The music that has been heard for the past forty-five years flowing through the Sharon Home, various Winnipeg synagogues and at countless birthday parties started in Rockyford, Alberta. This was the first real home for Sara Hochman. It was in Rockyford, a town of three Jewish families that Sara grew up and received her musical training.
Sara was one of four children, one boy, Louis and three girls, Annette, Rosetta and Sara, born to Samuel and Cecilia Davis. One parent from Russia, the other from Romania, Sara speaks of how a business opportunity attracted her now married parents to settle in small town Alberta. Running a horse and wagon transfer business, Samuel traded his transportation services for Sara's musical lessons from the local convent. Sara beams with pride as she recalls the Mother Superior's comments that Sara was a gifted musician.
Sara attended public school and participated in the general community but still grew up with a true sense of being Jewish. Through the efforts of her mother, who always maintained a kosher home, and her grandmother, Miriam Levant, who was a great influence on Sara, she never felt that her religious identification was in jeopardy. Sara credits her grandmother for teaching her how to be both "careful and caring". These are characteristics that she hopes have guided her life.
First her grandmother and eventually Sara's immediate family left Rockyford for the bright lights of Calgary. Arriving in Calgary as a teenager Sara graduated from high school and Business College and then began a working career in a medical office. When speaking about the move to Calgary, Sara recalls that her only apprehension was for the safety of the piano that her grandmother and father secretly saved to buy for her. Sara proudly plays that same piano today.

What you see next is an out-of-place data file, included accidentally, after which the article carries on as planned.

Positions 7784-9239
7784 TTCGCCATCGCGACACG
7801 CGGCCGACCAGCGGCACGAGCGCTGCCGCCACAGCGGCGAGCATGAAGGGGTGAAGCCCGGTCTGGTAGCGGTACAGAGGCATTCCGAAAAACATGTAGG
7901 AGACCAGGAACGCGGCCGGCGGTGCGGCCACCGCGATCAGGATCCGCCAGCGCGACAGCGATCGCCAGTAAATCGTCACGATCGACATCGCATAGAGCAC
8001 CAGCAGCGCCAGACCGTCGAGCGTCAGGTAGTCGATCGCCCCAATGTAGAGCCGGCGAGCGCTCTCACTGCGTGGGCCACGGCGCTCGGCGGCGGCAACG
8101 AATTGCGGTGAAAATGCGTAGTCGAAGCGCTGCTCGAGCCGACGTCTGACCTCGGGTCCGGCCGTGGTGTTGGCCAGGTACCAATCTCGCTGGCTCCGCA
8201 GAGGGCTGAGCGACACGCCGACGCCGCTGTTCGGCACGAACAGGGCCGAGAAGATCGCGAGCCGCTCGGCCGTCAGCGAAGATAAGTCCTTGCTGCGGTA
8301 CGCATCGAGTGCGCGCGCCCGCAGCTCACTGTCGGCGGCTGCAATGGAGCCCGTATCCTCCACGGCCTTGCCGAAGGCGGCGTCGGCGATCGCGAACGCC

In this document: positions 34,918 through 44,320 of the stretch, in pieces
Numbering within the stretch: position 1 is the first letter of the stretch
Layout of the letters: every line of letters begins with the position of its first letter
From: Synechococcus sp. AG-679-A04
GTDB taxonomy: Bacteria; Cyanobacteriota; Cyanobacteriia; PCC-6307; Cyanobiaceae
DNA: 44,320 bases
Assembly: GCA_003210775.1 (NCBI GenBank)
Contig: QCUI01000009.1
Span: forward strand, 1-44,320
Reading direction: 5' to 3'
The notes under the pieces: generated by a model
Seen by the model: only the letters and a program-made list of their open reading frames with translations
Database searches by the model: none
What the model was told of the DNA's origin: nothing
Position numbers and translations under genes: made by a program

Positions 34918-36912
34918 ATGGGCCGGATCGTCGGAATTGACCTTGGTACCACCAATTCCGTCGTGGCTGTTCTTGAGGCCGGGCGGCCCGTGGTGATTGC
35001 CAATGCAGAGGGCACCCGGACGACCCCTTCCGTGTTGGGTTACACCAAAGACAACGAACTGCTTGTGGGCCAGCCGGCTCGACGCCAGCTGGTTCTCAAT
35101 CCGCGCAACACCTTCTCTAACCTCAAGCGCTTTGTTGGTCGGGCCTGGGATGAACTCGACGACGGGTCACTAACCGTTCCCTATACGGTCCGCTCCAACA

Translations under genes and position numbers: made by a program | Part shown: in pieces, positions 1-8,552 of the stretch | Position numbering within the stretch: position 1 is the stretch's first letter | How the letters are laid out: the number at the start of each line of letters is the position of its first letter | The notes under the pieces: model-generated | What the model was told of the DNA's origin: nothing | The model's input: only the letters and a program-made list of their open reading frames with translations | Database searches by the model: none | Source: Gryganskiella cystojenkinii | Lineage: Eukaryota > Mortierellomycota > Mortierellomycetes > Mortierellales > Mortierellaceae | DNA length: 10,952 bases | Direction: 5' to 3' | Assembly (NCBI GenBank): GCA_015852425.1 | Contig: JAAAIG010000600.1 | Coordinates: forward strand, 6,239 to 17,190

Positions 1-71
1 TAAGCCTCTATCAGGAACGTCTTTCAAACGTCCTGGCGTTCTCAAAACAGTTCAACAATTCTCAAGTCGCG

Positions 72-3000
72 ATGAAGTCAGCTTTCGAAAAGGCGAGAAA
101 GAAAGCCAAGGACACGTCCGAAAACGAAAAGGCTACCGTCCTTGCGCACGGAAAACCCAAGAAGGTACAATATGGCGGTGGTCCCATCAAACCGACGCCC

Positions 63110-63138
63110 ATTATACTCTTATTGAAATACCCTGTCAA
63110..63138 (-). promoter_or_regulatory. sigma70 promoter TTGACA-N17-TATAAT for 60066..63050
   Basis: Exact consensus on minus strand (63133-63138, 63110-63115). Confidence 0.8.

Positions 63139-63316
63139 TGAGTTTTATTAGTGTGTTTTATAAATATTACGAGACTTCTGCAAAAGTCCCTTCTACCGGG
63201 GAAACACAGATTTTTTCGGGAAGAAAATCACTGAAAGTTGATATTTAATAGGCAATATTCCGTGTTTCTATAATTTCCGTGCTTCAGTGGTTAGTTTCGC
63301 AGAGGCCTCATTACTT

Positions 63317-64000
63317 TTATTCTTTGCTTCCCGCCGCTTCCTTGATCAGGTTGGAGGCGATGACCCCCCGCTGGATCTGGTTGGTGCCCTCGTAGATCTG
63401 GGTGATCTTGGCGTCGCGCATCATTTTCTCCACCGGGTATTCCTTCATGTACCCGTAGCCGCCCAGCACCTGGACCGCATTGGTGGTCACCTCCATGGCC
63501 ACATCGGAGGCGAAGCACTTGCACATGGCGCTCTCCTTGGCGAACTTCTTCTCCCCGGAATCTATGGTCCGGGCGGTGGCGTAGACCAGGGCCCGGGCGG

It was in Calgary that Sara experienced her first involvement with Jewish organizations as she became a member of Hadassah. How was she to know that this commitment to the Jewish community was to last a life-time. Circumstances and opportunity led Sara to Winnipeg in 1949. Not surprisingly she quickly made friends, found a place to live, a place to work and an active social life. It was on a blind date that she met her future husband Sam Hochman. A whirlwind courtship was followed by marriage in 1950 and two daughters, Marcy and Susan, two sons-in-law, Barry and Arnold, four grandchildren, Cara, Jill, Hart and Janie and two great grandchildren, so far.
Sara feels that she has been lucky in life. Upon arriving in Winnipeg in June 1949 she met what proved to be lifelong friends. She became a volunteer at what was then known as the Western Canada Jewish Home for the Aged. This relationship is still ongoing and Sara credits it for keeping her young. Honoured in 1999 for her years of dedicated volunteerism, Sara feels that she has received more than she has given. Next to her family commitments, she feels a "positive addiction" to provide music to the elderly.
"The others can take care of themselves", states Sara when asked to explain her emphasis on the young and the old as the focus of her volunteering life. With additional consideration Sara would encourage others "to give of yourself, it's very rewarding" and also "to give to those who are worthy," it makes you a better judge of people.
Sara's participation in the Endowment Book of Life program allows her to record her history, provide insight to her philosophy of life and to acknowledge that the Winnipeg Jewish Community is an especially caring one that needs to be maintained financially strong so that it can continue to provide the same degree of human warmth that she encountered when she first arrived here.